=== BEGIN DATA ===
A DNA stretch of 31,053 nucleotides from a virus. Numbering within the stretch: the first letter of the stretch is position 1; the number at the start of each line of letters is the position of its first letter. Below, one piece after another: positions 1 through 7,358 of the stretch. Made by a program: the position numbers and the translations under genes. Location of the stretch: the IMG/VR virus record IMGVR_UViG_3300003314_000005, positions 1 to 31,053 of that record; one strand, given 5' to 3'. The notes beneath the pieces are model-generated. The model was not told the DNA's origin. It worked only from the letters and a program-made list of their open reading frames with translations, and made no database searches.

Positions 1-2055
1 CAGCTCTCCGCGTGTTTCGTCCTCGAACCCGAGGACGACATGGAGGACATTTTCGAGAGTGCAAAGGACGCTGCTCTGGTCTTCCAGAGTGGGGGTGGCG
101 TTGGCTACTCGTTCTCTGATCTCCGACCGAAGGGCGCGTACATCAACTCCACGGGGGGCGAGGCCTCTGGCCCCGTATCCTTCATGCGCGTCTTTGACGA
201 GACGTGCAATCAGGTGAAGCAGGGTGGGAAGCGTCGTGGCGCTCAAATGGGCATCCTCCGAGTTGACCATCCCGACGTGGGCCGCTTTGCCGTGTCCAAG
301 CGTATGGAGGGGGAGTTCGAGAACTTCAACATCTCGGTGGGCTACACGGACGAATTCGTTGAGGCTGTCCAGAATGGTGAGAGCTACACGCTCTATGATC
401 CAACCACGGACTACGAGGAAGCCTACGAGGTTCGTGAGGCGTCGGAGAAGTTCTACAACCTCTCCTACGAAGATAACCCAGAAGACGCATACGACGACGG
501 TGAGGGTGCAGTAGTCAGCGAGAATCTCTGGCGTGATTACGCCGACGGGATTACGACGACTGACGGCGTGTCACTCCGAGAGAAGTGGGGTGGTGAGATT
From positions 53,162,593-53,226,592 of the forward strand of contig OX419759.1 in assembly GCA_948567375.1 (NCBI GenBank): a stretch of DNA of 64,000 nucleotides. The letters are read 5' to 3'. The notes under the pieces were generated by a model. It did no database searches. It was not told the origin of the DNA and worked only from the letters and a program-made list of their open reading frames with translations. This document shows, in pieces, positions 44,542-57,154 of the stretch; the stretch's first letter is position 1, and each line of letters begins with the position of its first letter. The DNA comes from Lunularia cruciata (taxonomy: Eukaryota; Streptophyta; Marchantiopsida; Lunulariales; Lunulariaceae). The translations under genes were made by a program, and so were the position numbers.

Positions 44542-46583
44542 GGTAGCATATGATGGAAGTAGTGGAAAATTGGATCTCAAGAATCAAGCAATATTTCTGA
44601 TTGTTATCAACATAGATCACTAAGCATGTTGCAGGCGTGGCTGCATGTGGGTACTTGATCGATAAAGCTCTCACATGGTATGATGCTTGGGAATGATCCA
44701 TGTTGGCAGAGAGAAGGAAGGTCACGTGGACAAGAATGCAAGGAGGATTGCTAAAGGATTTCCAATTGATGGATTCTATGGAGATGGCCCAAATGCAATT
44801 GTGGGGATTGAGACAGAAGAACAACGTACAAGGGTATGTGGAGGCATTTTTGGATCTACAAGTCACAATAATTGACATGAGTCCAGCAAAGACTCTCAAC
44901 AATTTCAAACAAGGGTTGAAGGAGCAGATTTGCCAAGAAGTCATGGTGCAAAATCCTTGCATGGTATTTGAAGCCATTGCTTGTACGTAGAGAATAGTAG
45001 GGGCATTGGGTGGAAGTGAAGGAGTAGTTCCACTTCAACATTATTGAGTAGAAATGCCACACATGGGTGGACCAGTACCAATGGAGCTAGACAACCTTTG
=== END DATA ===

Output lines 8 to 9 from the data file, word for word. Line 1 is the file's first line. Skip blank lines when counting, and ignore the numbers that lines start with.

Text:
501 TGAGGGTGCAGTAGTCAGCGAGAATCTCTGGCGTGATTACGCCGACGGGATTACGACGACTGACGGCGTGTCACTCCGAGAGAAGTGGGGTGGTGAGATT
From positions 53,162,593-53,226,592 of the forward strand of contig OX419759.1 in assembly GCA_948567375.1 (NCBI GenBank): a stretch of DNA of 64,000 nucleotides. The letters are read 5' to 3'. The notes under the pieces were generated by a model. It did no database searches. It was not told the origin of the DNA and worked only from the letters and a program-made list of their open reading frames with translations. This document shows, in pieces, positions 44,542-57,154 of the stretch; the stretch's first letter is position 1, and each line of letters begins with the position of its first letter. The DNA comes from Lunularia cruciata (taxonomy: Eukaryota; Streptophyta; Marchantiopsida; Lunulariales; Lunulariaceae). The translations under genes were made by a program, and so were the position numbers.